OECD Simplifies Tax Rules For International Distributors

The OECD has announced rules to help distributors fix a standard profit margin for tax purposes in around 145 countries. If you import or export physical goods, you must consider this. The rules are complex, but our firm has developed special software for international distributors.

The OECD has published important new transfer pricing tax rules for “baseline” distribution activities withing multinational groups starting in 2025 (Report on Pillar One – Amount B” published February 19, 2024). 


Most multinationals sell goods via local subsidiaries in each country – to provide better service using local employees who speak the language and understand the local culture.

The new rules aim to lay down standard taxable profit margins when groups sell those goods to the local market using local subsidiaries as buy-sell distributors, or as supporting agents.

Below is a brief summary.

What distribution activities are covered?

The rules generally apply to wholesale distribution of tangible goods to any type of customer except end-consumers (unless they don’t exceed 20% of revenues over 3 years). This includes buying goods for resale, identification of new customers and managing customer relationships, certain after-sales services, implementing promotional advertising or marketing, warehousing, processing orders, performing logistics, invoicing and collection.

The rules generally do not apply to non-distribution activities such as non-incidental manufacturing, R&D, procurement or financing, nor to commodities or digital goods. Also, annual operating expenditures should be 3%-30% of sales over 3 years. 

Distributors may belong to one of three “industry groupings” depending on their nature and typical profitability.

When and where?

The OECD says countries can choose to apply the simplified and streamlined approach for transactions for fiscal years commencing on or after January 1, 2025. Taxpayers may be required or allowed to elect it. However, members of the Inclusive Framework – 145 countries presently – are committed to respect the outcome at least where the new rules are applied in a “low -capacity” jurisdiction – presumably developing countries (subject to domestic legislation and administrative practices). Many countries may claim to be still developing e.g. India, China, South Africa?

Calculating  the standard profit margin:

Assuming your  activities give rise to qualifying distribution transactions, check which industry group you fall into. Then apply the following steps.

Step 1: Ascertain the standard EBIT profit margin (EBIT = earnings before interest and taxes) on sales from an OECD table . This specifies standard EBIT profit rates on sales ranging from 1.5% to 5.5%, depending on the industry group; and average operating assets to sales over the preceding 3 years.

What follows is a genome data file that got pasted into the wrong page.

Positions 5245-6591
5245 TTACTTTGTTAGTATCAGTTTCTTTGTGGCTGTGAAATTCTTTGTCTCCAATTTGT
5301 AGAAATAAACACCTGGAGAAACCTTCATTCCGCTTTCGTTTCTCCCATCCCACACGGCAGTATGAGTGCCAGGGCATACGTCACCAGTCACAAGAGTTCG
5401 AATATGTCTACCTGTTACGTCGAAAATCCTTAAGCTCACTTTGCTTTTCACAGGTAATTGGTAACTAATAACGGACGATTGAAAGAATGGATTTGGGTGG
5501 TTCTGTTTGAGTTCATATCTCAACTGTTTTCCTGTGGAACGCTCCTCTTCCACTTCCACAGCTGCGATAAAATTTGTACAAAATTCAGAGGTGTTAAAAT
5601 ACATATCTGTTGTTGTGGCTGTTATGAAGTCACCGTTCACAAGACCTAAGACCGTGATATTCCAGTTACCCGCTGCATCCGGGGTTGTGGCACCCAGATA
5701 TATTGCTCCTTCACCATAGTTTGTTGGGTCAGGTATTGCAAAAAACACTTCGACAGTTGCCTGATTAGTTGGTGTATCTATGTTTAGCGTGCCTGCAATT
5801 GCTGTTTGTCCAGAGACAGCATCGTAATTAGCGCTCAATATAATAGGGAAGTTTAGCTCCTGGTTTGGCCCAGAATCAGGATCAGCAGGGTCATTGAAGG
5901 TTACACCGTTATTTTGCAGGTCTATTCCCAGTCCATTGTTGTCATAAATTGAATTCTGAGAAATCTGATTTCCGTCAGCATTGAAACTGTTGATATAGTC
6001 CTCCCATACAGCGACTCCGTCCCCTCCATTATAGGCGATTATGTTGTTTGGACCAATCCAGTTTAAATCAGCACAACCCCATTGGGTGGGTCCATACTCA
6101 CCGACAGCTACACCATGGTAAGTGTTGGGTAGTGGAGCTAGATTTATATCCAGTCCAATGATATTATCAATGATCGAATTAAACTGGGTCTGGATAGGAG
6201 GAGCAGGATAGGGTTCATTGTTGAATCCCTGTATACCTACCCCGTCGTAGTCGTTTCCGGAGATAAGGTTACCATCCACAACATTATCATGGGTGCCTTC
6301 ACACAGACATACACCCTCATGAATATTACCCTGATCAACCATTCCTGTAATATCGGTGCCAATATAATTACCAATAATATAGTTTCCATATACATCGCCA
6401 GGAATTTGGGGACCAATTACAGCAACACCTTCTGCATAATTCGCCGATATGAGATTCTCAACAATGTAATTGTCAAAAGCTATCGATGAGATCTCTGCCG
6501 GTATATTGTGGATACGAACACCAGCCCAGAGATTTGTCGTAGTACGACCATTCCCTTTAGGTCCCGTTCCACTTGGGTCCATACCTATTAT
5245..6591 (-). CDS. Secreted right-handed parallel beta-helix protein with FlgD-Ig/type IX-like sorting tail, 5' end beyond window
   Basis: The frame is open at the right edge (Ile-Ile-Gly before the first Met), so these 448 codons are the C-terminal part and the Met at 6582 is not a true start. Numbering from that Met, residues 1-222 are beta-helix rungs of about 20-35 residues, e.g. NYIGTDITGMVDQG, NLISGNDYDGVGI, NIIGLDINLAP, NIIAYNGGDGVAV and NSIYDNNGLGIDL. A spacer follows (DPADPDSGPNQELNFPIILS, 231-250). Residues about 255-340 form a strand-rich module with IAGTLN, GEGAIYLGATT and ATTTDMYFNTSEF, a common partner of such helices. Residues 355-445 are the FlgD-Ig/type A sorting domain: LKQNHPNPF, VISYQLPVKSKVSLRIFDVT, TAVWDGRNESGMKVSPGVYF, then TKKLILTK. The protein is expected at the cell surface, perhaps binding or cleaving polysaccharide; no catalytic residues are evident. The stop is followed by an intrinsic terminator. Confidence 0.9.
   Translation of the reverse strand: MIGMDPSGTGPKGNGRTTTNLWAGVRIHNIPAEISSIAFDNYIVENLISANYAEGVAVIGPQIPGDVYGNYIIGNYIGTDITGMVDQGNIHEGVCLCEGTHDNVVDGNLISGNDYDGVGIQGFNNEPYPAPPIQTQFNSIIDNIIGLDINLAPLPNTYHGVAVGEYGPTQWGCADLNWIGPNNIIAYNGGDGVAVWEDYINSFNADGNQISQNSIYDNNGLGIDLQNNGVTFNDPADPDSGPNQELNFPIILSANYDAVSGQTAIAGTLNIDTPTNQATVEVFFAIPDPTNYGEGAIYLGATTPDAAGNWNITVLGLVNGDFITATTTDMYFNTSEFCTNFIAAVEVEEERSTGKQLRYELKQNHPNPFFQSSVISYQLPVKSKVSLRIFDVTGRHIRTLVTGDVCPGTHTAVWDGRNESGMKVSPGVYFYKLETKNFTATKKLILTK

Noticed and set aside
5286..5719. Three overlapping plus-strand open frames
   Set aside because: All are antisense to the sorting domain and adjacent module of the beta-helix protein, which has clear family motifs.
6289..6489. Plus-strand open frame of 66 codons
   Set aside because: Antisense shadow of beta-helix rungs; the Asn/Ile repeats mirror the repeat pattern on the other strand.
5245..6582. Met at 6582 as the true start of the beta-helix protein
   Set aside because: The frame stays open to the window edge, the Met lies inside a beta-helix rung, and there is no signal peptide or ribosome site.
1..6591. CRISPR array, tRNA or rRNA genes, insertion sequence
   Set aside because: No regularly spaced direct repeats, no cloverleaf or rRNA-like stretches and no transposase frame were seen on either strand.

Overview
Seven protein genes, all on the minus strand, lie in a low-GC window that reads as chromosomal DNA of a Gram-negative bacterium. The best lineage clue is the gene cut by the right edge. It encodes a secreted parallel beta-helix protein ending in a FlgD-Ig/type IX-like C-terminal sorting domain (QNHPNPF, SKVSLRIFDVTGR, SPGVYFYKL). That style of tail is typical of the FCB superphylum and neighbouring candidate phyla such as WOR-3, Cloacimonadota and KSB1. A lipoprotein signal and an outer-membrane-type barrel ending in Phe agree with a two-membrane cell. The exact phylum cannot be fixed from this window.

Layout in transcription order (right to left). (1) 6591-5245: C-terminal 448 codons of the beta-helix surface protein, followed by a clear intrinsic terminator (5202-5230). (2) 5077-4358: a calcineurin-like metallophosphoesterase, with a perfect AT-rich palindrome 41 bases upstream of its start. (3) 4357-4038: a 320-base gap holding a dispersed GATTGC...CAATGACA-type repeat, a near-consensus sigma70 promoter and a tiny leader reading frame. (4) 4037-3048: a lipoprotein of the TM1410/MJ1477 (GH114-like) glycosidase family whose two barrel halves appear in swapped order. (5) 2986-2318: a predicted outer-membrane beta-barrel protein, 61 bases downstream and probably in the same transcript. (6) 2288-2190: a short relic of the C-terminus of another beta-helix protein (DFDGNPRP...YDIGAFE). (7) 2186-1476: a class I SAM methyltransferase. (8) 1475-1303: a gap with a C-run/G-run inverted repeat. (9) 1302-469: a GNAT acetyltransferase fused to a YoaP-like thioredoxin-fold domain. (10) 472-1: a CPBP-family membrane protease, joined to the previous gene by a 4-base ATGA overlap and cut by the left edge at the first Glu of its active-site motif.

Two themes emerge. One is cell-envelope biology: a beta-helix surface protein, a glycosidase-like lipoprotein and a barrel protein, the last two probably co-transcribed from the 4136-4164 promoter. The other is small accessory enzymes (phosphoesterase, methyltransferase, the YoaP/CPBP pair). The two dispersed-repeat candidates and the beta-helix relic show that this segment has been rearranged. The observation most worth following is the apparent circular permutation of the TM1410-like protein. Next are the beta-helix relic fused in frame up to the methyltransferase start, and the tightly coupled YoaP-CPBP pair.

Operating assets are working capital plus fixed assets including intangible assets, but strip out goodwill and creditors over 90 days.

If more than 20% of sales are from different industry grouping, a weighted average return should be calculated.  

Step 2: Do an operating expense “cross check”.  The OECD provides an operating expense “cap and collar range” table . The operating expenses may range from 10% to 80% of sales.  This might result in a further adjustment to the OECD standard EBIT if your expenses are deemed too high or too low.

Step 3: If you are doing business in a “qualifying jurisdiction” with a sovereign credit rating of BBB+ or less, apply a net risk adjustment factor to assets and profits that may result in an upward adjustment to the step 2 EBIT if you risk selling into such a country. But not more than 85% operating assets to sales.

Ecommerce impact?

The new rules assume you have a local subsidiary company in each country concerned. If you trade over the internet from somewhere else, you may still need to consider these rules if you use a local warehouse, office or agent who can sign for you. Check out income tax, VAT, GST, sales tax, digital service tax and in India the equalization levy, to name a few.


On balance, businesses and tax administrations may find the new rules very helpful.  As mentioned, around 145 countries including Israel are expected to embrace the new rules.

The new OECD rules simplify things by laying down standard profit margins for goods distributors for income tax purposes. This should reduce the need for intercompany transfer pricing studies presently required in many countries.

The rules and calculations are complex, but our firm has developed special software to handle this and crunch the numbers – contact us for details.

The new OECD rules should also reduce disputes between taxpayers and income tax administrations.

The OECD did not address customs duties and VAT/GST or sales tax. In the new rules, the above steps may amend profit margins and the cost of goods sold for corporate income tax purposes – but leave sale prices to end customers unchanged. So VAT/GST or sales taxes should remain unchanged, but customs duties would continue to be imposed on the unamended cost of goods sold. 

Taxpayers applying the new rules should generally do so for a minimum of 3 years, unless things change significantly.

The consequences of reorganizing or claiming past losses would depend on domestic tax legislation.

If double taxation occurs because one country applies the new rules and the other doesn’t, regular transfer pricing rules may apply unless otherwise agreed.

Next Steps:

Please contact us to discuss any of the above matters and request details on our software for international distributors. 

As always, consult experienced legal and tax advisors in each country at an early stage in specific cases.

[email protected]

(c) Leon Harris 29.4.24

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